PostHeaderIcon The Long Walk

By Jael Strong

Today, Jackson and I went on a one-hour walk to the store and back and it reminded me of a much shorter walk of six years ago. We were staying at a hotel and had to walk all of five minutes to our destination, but Jackson lagged terribly behind and complained so much that the walk must have turn into fifteen or twenty minutes. Every four steps he would lean against a building and let out a whimper. I was un sympathetic and let him know. His response? “But my organs hurt!”

Now, how could that not make me laugh? He didn’t have a stomach ache, he wasn’t tired, his shoes weren’t too tight; his organs hurt! The child has an uncanny way of taking potentially volatile situations and making them hilarious.

On our walk today, he trailed far behind me, although his legs are much longer than mine. He has no excuse; he should be out running me the whole way. He didn’t complain that his organs hurt, though I did turn around once to see him dramatically clutching his side. At one point, he begged for a five-minute break.

I grew weary of having to wait, so I told him that if he didn’t keep up he would not be able to play with his new airplane today. A miracle happened! He was able to keep up. But there was a casualty to my demand for speed. He had been tossing a snowball into the air and catching it, but when I gave the airplane ultimatum, he let the snowball fall in an effort to catch up. Ever the dramatist, Jackson informed me, “Thanks mom! You made me lose my snowball!”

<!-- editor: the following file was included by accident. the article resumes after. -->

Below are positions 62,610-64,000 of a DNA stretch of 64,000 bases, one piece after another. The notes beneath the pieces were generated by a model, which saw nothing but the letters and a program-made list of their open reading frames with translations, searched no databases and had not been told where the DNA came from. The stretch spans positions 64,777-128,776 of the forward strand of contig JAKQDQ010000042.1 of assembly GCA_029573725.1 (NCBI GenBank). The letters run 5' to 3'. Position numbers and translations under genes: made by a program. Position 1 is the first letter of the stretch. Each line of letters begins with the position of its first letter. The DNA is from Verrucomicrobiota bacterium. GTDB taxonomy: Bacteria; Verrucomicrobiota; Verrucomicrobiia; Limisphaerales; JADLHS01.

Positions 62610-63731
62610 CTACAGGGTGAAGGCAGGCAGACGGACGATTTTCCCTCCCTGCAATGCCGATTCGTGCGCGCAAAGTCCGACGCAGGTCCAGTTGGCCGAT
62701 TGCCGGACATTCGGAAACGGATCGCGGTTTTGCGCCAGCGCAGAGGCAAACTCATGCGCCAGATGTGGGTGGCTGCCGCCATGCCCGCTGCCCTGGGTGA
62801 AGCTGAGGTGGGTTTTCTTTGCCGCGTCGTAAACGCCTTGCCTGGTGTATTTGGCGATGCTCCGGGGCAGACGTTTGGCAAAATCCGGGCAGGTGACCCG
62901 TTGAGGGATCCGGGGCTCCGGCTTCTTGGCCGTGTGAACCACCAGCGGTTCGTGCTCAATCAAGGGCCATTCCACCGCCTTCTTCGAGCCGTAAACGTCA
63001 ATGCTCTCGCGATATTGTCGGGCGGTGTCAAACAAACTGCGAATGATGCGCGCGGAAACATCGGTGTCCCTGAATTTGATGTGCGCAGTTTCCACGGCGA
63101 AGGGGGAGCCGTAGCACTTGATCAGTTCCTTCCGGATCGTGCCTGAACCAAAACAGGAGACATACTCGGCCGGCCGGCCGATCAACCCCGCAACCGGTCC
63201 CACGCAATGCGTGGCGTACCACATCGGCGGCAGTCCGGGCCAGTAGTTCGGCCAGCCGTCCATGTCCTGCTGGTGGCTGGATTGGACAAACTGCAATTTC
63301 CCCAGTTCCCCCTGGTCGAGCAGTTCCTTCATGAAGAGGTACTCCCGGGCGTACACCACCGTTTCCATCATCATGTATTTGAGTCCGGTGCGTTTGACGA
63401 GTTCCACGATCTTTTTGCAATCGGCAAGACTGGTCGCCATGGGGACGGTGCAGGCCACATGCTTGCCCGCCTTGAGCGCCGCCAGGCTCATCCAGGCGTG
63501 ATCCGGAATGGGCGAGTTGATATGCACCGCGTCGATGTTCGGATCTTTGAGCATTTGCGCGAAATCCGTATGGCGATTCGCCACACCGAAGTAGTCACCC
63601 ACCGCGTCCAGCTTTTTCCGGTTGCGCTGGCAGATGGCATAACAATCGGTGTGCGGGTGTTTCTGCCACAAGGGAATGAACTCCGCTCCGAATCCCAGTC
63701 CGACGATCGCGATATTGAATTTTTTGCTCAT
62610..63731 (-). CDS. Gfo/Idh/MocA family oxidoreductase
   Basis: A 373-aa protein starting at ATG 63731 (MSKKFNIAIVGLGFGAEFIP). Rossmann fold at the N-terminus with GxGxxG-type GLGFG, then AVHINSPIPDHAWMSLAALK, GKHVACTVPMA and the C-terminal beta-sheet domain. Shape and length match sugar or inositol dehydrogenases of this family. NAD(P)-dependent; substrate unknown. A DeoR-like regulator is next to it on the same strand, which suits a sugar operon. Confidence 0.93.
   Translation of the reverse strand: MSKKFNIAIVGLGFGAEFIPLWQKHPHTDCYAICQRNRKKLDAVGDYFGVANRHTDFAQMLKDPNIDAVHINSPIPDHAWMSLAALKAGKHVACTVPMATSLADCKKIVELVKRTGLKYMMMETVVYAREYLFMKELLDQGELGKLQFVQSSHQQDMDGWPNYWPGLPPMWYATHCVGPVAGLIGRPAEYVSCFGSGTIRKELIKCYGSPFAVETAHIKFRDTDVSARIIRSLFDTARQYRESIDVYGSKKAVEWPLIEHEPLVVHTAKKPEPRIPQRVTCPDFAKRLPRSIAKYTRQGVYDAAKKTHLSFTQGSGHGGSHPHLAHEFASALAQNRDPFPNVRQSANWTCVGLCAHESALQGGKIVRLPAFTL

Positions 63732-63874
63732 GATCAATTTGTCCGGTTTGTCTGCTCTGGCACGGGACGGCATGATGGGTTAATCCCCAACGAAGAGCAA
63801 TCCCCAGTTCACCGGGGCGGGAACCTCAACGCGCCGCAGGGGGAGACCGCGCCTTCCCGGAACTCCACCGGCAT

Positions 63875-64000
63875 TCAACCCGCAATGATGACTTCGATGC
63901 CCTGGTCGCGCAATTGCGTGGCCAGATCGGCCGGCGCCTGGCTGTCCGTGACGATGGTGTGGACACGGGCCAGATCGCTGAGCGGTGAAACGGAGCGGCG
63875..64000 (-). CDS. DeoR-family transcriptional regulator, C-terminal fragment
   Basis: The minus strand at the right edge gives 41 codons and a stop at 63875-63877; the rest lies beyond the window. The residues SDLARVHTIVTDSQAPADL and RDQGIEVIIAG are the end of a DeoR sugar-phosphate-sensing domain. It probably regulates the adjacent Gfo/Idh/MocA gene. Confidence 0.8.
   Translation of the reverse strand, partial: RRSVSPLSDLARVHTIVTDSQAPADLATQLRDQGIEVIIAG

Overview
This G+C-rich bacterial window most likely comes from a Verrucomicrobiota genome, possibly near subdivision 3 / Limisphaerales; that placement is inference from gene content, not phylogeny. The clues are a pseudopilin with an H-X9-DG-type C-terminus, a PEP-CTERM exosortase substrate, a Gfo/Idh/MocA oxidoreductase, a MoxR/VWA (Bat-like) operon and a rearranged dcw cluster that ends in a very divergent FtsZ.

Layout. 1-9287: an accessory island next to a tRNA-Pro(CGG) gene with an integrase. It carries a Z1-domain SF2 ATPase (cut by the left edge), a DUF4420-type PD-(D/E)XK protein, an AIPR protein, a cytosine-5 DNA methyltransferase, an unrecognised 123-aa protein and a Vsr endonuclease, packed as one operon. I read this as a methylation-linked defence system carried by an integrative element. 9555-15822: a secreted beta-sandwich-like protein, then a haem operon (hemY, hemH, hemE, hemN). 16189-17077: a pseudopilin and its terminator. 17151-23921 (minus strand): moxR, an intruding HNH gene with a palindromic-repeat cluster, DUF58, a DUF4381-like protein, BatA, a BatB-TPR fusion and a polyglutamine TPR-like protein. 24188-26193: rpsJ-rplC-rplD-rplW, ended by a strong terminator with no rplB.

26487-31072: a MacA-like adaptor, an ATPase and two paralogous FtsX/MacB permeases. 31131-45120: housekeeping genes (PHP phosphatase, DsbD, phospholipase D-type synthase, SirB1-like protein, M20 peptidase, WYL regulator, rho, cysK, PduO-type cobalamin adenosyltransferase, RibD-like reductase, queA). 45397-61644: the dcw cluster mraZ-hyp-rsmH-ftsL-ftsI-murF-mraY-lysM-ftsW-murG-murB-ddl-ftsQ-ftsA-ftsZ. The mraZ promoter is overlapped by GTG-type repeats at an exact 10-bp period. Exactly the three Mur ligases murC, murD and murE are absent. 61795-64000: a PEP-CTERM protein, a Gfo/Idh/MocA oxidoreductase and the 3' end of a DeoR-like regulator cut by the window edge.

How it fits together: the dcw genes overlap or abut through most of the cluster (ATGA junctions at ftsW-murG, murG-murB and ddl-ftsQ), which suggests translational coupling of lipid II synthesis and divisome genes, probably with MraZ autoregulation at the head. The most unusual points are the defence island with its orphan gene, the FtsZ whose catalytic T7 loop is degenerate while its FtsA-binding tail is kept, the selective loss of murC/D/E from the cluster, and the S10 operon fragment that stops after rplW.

Maybe it shouldn’t matter

Maybe it shouldn’t have mattered when he was six, and maybe it shouldn’t matter now. Perhaps I should go at his speed, instead of him going at mine. When he was six, I was in a rush to get someplace on time. Today, I was trying to exercise and didn’t want to slow down. I’ll always have a reason to rush because that is the way I am.

But that is not the way he is. He likes to take it all in. He likes to talk to everybody. He wants to point out the homes of acquaintances and wave at the people passing by. That snowball didn’t cost a penny and he was having a great time tossing it into the air. He always gets to his destination, but he has a good time along the way. That isn’t such a bad thing.

I guess the important thing is that he still wants to go on walks with me. He doesn’t seem to mind my constant badgering for him to speed it along. I get frustrated, but he was smiling when we got home. As adults, we tend to want or need to rush from one thing to the next, but it certainly wouldn’t hurt to stroll along at least some of the time and just enjoy what we are doing.

One Response to “The Long Walk”

  • Juan says:

    Interesting… When I go on walks with my nephew I find myself ritualistically being transformed into my father. I bark, “walk next to me, not behind me!” I’m paranoid that he doesn’t want to be seen walking with him.

    I had an epiphany the other day. I wasn’t ashamed of walking with my dad, and my nephew is probably not ashamed either. But my father’s barking was very irritating and so must mine be. Let the cycle be unbroken…

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